A regulatory framework is outlined for overseeing critical ICT third-party service providers, with the ESAs identifying these based on factors such as potential systemic impact and importance to financial entities. The ESAs will also appoint a Lead Overseer for each provider and create the Oversight Forum to discuss ICT risks and promote a consistent risk monitoring approach. The Lead Overseer’s responsibilities include assessing each provider’s ability to manage ICT risks posed to financial entities, considering factors like ICT requirements, physical security, and adherence to relevant standards. They have the power to request all relevant information, conduct investigations, and make recommendations on various issues. Non-compliance with the Lead Overseer may lead to penalties. The Lead Overseer is also allowed to conduct on-site inspections and investigations, with the provider expected to comply. Ongoing oversight is facilitated by an examination team for each ICT provider, and after an investigation, the Lead Overseer issues recommendations to the ICT provider. ESAs are mandated to charge fees to ICT providers to cover oversight tasks, and international cooperation is emphasized to manage ICT third-party risks.
The increased emphasis on third-party cyber risk management under DORA is significant. Many financial organizations rely heavily on third-party vendors for various aspects of their operations. While these relationships can provide numerous benefits, they also introduce potential cyber risks. If a third-party vendor suffers a security breach, the impact can quickly cascade to the organizations relying on their services.
That’s where a platform like FortifyData comes into play. As a comprehensive cyber risk management platform that addresses both enterprise risk management and third-party risk mangement, FortifyData can help organizations meet the rigorous standards set by DORA, particularly with respect to third-party cyber risk management.
FortifyData allows organizations to monitor their third-party vendors continuously, offering real-time visibility into cyber risks. With this platform, organizations can conduct in-depth cyber risk assessments of their vendors, including questionnaire management that correlates the technical findings to applicable technical control questions on the questionnaire. This is known as auto-validation of a questionnaire and can quickly highlight discrepancies between recipient responses and technology findings. This helps ensure third parties (service providers) meet the stringent requirements set by DORA. FortifyData has a DORA questionnaire under development that will be available before the DORA compliance deadline goes into effect. FortifyData’s platform is designed to identify vulnerabilities, assess potential threats, and provide actionable insights to mitigate risks. Additionally, client organization’s subject to DORA can have a score that is impacted by third-party risk (as part of their overall security rating score) AND client organizations can setup specific security ratings scores for each specific vendor or groups of vendors for continuous monitoring of the third-party risk to the client organization. Clients can then choose to use the report that FortifyData has for the third parties to send to regulators for review.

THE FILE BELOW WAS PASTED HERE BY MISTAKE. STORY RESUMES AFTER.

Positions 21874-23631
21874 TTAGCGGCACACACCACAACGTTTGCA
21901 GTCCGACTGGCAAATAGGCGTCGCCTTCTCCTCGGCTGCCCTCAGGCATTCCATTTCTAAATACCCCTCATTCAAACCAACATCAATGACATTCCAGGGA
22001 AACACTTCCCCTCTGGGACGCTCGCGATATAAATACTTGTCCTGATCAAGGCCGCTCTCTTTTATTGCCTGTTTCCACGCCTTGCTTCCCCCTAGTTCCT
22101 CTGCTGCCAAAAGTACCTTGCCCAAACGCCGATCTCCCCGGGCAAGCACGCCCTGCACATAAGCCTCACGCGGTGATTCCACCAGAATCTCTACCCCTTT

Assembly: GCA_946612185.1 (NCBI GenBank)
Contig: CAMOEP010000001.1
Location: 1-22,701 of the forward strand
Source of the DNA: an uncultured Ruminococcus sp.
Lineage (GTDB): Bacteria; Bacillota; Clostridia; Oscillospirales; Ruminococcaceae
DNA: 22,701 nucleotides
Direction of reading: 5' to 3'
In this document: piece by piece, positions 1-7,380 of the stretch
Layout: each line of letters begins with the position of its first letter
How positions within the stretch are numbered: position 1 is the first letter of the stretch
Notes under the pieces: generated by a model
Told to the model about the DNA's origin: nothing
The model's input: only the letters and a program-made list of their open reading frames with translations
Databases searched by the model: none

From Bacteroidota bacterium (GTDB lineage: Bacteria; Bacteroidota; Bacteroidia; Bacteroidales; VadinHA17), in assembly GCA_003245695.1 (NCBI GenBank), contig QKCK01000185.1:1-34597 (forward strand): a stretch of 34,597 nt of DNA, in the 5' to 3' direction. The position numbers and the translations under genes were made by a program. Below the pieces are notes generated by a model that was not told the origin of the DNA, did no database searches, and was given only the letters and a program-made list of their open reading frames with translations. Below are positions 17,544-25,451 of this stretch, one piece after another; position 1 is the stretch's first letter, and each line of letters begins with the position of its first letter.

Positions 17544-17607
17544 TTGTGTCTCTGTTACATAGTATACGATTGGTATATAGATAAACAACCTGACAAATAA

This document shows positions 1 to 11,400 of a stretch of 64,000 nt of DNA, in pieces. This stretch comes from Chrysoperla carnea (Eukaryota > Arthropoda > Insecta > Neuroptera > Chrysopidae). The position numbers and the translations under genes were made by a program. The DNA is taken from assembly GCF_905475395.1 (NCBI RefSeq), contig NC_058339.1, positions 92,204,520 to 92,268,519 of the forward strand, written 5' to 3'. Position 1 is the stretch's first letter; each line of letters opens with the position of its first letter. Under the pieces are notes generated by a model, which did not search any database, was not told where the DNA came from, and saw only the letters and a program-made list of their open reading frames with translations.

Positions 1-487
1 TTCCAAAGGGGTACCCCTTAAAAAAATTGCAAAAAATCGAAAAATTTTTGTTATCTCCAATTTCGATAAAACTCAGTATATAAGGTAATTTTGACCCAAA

Moreover, FortifyData aids in ensuring compliance with DORA’s regulations for regular risk assessments and rigorous testing. It offers a risk scoring system that quantifies cyber risk, taking into account various factors such as the likelihood of a cyber-attack and the potential impact. This scoring system allows organizations to prioritize their risk mitigation efforts effectively, aligning with DORA’s requirements for a risk-based approach to cybersecurity.
The EU’s Digital Operational Resilience Act (DORA) presents a new set of challenges for financial organizations in the realm of cybersecurity. However, with the right tools, organizations can navigate these changes and ensure compliance. FortifyData, with its comprehensive cyber risk management capabilities, stands out as an invaluable ally in this journey. By providing continuous monitoring of third-party cyber risks, in-depth risk assessments, and robust incident response capabilities, FortifyData can help organizations meet the rigorous standards set by DORA and fortify their digital operational resilience.